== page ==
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EXPLORE THE WORLD'S MOST FAMOUS SHIP

New Titanic expedition announced to take Citizen explorers 4,000 meters down to witness the doomed ships deterioration ..


The Titanic has been resting at the bottom of the North Atlantic since the unsinkable vessel sank in 1912 after hitting a iceberg killing 1,517 of the 2,224 passengers and crew on board died. Since then no fewer than 250 people have feasted their eyes on the legendary vessel but a lucky few ( with very deep pockets) will now get the chance following the announcement that OceanGate Expeditions will once again embark on an epic two-mile journey to the ocean bed to survey the vessel.

OceanGate Expeditions a privately-owned exploration company first undertook the voyager to survey the vessell back in 2021 and has now announced its second annual expedition to the wreck offering people a once-in-a-lifetime opportunity to visit the shipwreck.


Each ticket costs $ 250,000 a $125,000 increase from the previous year. Explorers will begin their adventure by sailing the expedition ship from St John's in Newfoundland, Canada, to the wreck site where they will disembark onto the Cyclops-class titanium and carbon fiber submersible; Titan which will then submerge 3,800 meters on the floor of the North Atlantic Ocean to the historic maritime heritage site. Each dive lasts bewteen eight to ten hours.


Titan Submersible

Citizen explorers trained as Mission Specialists, will join a cadre of archaeologists, marine biologists, and Titanic experts on the second annual expedition to study and document the Titanic in more detail than ever before. The Titan submersible is outfitted with the latest camera technologies to capture ultra-high-resolution imagery that will help determine the wreck’s rate of decay and assess the marine life that dwell on the wreck.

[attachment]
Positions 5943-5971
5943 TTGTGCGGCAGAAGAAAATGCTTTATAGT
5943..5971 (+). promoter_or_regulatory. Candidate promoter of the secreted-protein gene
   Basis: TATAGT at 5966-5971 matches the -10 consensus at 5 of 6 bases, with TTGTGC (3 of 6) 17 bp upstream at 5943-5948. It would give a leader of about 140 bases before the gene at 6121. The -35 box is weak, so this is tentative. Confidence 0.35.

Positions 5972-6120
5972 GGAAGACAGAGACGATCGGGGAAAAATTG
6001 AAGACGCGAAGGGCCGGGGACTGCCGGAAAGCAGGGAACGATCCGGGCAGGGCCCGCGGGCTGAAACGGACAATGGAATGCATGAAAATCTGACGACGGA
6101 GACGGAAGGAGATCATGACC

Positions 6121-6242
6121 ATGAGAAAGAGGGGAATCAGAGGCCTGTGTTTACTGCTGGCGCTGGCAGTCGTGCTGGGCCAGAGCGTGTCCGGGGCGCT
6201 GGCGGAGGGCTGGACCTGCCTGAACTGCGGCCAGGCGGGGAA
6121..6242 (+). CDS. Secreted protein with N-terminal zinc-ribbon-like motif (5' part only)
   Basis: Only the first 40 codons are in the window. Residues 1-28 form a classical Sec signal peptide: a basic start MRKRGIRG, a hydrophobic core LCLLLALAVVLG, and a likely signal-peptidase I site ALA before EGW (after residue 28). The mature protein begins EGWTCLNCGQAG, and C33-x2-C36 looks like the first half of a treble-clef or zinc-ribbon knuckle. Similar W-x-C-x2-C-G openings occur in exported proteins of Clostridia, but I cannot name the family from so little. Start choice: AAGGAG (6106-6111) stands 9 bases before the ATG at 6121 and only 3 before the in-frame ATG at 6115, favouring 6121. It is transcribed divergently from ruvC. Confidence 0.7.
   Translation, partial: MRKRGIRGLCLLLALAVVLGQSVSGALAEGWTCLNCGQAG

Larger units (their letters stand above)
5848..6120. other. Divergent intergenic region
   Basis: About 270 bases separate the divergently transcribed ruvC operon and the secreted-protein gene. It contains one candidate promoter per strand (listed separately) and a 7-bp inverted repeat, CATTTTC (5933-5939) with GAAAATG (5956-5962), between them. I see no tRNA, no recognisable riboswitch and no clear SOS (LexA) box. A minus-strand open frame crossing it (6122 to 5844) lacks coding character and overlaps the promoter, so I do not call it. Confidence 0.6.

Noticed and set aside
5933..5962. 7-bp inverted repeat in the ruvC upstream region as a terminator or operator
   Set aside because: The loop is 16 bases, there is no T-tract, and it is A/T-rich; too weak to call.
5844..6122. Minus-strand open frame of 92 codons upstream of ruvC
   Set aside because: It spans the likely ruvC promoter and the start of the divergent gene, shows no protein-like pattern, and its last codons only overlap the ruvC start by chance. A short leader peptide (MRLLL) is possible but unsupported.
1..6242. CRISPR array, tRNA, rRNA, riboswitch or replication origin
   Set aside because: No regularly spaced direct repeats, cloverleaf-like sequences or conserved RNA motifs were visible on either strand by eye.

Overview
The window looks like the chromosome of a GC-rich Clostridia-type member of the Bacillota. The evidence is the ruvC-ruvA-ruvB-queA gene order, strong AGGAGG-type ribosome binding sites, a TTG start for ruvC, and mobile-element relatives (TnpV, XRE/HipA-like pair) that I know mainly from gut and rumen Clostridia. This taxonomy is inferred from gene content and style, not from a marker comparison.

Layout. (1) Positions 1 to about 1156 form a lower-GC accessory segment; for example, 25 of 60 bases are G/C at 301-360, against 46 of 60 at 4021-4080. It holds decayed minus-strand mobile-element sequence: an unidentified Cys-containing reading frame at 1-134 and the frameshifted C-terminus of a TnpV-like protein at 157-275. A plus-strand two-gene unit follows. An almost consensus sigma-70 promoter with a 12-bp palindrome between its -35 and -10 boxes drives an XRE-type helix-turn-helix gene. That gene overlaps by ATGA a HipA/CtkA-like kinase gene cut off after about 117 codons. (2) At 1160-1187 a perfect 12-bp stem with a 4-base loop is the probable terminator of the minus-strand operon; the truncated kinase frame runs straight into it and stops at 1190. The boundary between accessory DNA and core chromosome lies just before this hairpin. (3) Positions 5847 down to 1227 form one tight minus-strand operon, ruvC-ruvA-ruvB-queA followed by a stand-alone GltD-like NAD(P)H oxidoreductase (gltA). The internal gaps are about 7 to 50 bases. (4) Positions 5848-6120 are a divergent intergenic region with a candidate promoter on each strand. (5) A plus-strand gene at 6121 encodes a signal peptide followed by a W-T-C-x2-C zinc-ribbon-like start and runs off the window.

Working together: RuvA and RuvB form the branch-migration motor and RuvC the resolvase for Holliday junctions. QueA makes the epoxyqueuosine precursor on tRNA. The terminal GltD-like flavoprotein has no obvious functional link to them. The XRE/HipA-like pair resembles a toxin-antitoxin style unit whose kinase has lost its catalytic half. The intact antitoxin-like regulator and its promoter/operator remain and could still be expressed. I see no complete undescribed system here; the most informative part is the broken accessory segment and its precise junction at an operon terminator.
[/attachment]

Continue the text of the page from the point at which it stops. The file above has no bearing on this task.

With each passing year the ship deteriorates, the mast has fallen to the deck and filmmaker James Cameron's famous dive in 2001 weakened the integrity of the hull. According to the National Oceanic and Atmospheric Administration, the ship's hull and structure are likely to collapse in the next 40 years.


Commentng on the expedition P.H. Nargeolet, veteran Nautile submersible pilot:

"Over the past 30 years I have completed more than 30 dives to the Titanic. The bow is the most exciting part of the Titanic to see. Year after year I have seen a lot of deterioration. It isn’t going faster, but you can see more of the inside of the ship as the wreck decays. Also, the mast has fallen down on the well deck. When you see the wreck with your own eyes it is very different than seeing it through an ROV camera. You need to see it with your own eyes. You have a lot of room inside the Titan submersible. We can have five people in the sub and there is a big view port. The sub is very well done, it is simple and easy to pilot, and there is a lot of innovation in Titan.”



Last year’s OceanGate expedition recorded fragments of floor tiles and other debris from the luxury liner along with examined marine life on this man-made reef and created a GIS map of the artifacts that were also found on the Titanic.


The upcoming Titanic Expedition runs May through June, 2022. More than half the Mission Specialist roles for 2022 have already been filled. Aspiring Mission Specialists interested in supporting the Titanic Expedition should contact OceanGate Expeditions for qualifications, availability, and additional details.

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